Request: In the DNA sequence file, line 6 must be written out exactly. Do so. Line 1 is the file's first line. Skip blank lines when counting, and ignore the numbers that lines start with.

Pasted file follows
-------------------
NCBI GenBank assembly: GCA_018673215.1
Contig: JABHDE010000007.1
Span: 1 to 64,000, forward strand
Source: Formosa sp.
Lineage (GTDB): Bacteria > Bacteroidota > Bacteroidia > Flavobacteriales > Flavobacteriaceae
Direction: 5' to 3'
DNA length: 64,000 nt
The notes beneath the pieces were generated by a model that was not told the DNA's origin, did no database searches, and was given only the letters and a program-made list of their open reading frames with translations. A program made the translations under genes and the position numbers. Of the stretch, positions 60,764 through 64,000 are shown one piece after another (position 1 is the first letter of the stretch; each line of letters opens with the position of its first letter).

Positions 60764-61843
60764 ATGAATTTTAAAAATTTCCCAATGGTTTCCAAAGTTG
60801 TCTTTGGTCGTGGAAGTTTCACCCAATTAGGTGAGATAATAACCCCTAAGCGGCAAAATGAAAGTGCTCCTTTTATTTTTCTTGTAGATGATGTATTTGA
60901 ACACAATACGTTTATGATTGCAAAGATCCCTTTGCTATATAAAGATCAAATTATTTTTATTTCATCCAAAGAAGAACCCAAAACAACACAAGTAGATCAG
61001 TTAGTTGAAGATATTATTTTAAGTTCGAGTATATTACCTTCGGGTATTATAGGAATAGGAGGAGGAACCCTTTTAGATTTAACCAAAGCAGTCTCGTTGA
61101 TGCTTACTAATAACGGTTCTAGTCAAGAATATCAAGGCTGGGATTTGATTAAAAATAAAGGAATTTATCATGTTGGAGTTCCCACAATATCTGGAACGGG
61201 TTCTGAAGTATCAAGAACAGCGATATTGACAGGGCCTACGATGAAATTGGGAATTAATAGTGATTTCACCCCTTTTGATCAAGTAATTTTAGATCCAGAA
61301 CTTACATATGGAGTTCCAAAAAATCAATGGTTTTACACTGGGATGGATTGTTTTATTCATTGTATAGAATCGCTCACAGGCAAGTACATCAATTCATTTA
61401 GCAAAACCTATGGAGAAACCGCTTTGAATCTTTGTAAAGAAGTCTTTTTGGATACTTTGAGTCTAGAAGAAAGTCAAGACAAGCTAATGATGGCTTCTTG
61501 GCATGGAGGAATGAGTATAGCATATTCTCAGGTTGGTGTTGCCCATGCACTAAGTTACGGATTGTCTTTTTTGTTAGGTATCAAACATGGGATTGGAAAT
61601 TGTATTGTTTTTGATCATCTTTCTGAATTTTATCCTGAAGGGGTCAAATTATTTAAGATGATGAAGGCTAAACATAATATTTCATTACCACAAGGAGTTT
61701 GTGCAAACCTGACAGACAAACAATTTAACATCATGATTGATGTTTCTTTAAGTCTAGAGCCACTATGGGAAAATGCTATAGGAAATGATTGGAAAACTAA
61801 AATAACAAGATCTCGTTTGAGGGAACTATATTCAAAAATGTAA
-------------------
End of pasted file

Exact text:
Direction: 5' to 3'